The US Navy’s newest playground for its Hornets, Super Hornets and – in the future – Lightning II multi-role fighters is nearing its entry into service. The US Navy press office has confirmed that the USS Gerald R. Ford – an aircraft carrier of a new kind – will be delivered in September.
First CVN 78 will undergo ship sea trials between July and August.
F/A-18E Super Hornet on AAG
The almost 13 billion dollar vessel has been plagued with delays. One of them being the new catapult system, which no longer uses steam but electromagnetics to launch aircraft into the air.
Also, the new turbo-electric landing system has been cause for concern, but manufacturer General Atomics Electromagnetic Systems just reported the first aircraft arrest with the Advanced Arresting Gear on 31 March, done with a US Navy Boeing (McDonnell Douglas) F/A-18E Super Hornet on the tarmac of Joint Base McGuire-Dix-Lakehurst in Lakehurst, New Jersey.
Legendary USS Nimitz
With an official 97 percent of the US Navy’s next-generation supercarrier complete, Newport News Shipbuilding is confident with that the Ford can replace the USS Enterprise (CVN 65) later this year.
At the same time the builder says it is cutting down costs for the second ship in the class, the USS John F. Kennedy, that will trade places with the legendary USS Nimitz (CVN 68) in 2021.
Boeing has bagged another Pentagon contract to remanufacture 117 Apache attack helicopters into the latest AH-64E Apache Guardian variant. The contract is worth close to 1 billion USD.
Boeing will perform the work in its facility in Mesa, Arizona, with an estimated completion date of 31 May 2018. Compared to earlier versions of the Apache, the AH-64E has full digital cockpit avionics, a more powerful engine that also makes the chopper go faster (155 knots vs 125 on the D-model), rotor blades that can sustain damage better, a larger range and a longer range.
The US Air Force has selected Eielson Air Force Base in Alaska as a future home for the Lockheed Martin F-35A Lightning II. The base will house two squadrons equipped with the 5th generation fighter aircraft. Alaska, the only US state that borders Russia, already is home to F-22 Raptor jets at Elmendorf Air Force Base near Anchorage.
“The decision to base two F-35 squadrons at Eielson AFB will double our fifth-generation fighter aircraft presence in the Pacific theater,” said Air Force Chief of Staff Gen. Mark A. Welsh III. “It’s an exciting time for Pacific airpower.”
On-base construction to prepare Eielson airbase for the aircraft is expected to start in fiscal year 2017. The first F-35As are currently scheduled to arrive in 2020. The jets will join the F-16 aggressor squadron currently assigned to Eielson AFB.
In a press release, the move is described as leading to the “first operational overseas F-35A Lightning IIs”. That would mean the Eielson-based aircraft are to be mission ready before the F-35s that are projected to be based at Lakenheath airbase in the UK, another overseas US airbase planned to operate F-35s in the future.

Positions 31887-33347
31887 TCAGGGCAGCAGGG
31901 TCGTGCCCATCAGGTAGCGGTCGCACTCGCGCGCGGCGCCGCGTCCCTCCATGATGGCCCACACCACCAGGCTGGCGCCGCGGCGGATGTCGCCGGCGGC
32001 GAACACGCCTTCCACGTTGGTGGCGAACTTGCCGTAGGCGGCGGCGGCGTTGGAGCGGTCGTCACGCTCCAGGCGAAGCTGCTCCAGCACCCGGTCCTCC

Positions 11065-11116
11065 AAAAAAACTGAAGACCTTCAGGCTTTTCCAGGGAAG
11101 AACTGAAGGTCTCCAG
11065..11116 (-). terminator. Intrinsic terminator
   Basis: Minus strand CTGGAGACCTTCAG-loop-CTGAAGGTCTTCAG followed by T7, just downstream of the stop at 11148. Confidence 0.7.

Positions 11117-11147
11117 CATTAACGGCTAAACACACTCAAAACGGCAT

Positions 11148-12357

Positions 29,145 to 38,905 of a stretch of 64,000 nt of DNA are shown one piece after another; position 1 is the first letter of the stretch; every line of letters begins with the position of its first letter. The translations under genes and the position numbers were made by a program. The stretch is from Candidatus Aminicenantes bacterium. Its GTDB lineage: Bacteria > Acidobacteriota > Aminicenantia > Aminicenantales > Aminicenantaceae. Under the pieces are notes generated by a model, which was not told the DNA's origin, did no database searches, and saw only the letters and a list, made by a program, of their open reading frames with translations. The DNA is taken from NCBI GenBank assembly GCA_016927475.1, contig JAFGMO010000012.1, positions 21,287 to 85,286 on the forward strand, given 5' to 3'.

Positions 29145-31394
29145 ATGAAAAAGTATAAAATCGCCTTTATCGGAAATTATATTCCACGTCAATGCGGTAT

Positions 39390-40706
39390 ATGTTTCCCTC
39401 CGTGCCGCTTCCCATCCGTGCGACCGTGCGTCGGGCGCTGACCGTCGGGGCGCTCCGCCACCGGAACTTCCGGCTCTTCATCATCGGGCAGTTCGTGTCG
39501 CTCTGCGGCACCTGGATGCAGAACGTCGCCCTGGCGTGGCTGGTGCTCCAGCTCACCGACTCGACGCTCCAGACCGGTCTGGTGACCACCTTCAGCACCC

Meanwhile, the first Air National Guard base to host F-35s, will do so earlier than originally planned. Burlington Air Guard Station in Vermont is now scheduled to receive aircraft in fall 2019.
The development of the US Navy CMV-22B Osprey carrier onboard delivery plane has started. The joint Bell/Boeing project received its first 151 million dollars for redesigning the aircraft.
Forty-four CMV-22B vertical landing aircraft are set to start streaming into USN service between 2020 and 2024, replacing the traditional fixed-wing Grumman C-2 Greyhound. MV-22s are already very much in use with the US Marines, where they fly everything from cargo to soldiers between navy ships to land-based locations or into the battlefield.
Special Navy Osprey
Bell/Boeing deliver the aircraft at 86.8 million a piece. The extra 151 million dollars that have been allocated now will be used for incorporating an external fuel tank, adapted SATCOMs, a modified shipboard landing system and other stuff not incorporated on the Marine Ospreys.
Arming of the CMV-22Bs is not planned, but could be done in a later stage.
The US Coast Guard (USCG) this week accepted its first HC-27J Spartan medium range surveillance aircraft in full USCG colours. The Asset Project Office in Elizabeth City, North Carolina, accepted the aircraft on 30 March.
The C-27J is one of 14 aircraft formerly in service with the US Air Force. Budget cuts forced the aircraft to be retired after only a few years of service, but the USCG was quick to snatch them up. The US Special Operations Command also took seven Spartans.
The repaint was completed by Leading Edge Aviation Services in Fort Worth, Texas. This particular Spartan will be transferred to Air Station Sacramento, California, this summer to continue the station’s transition from the HC-130H to the C-27J.
Five Spartan aircraft have been in operation in Elizabeth City since completing the regeneration process; the Coast Guard is conducting test flights on a sixth aircraft at AMARG, where the process to bring the Spartans out of long-term preservation is completed.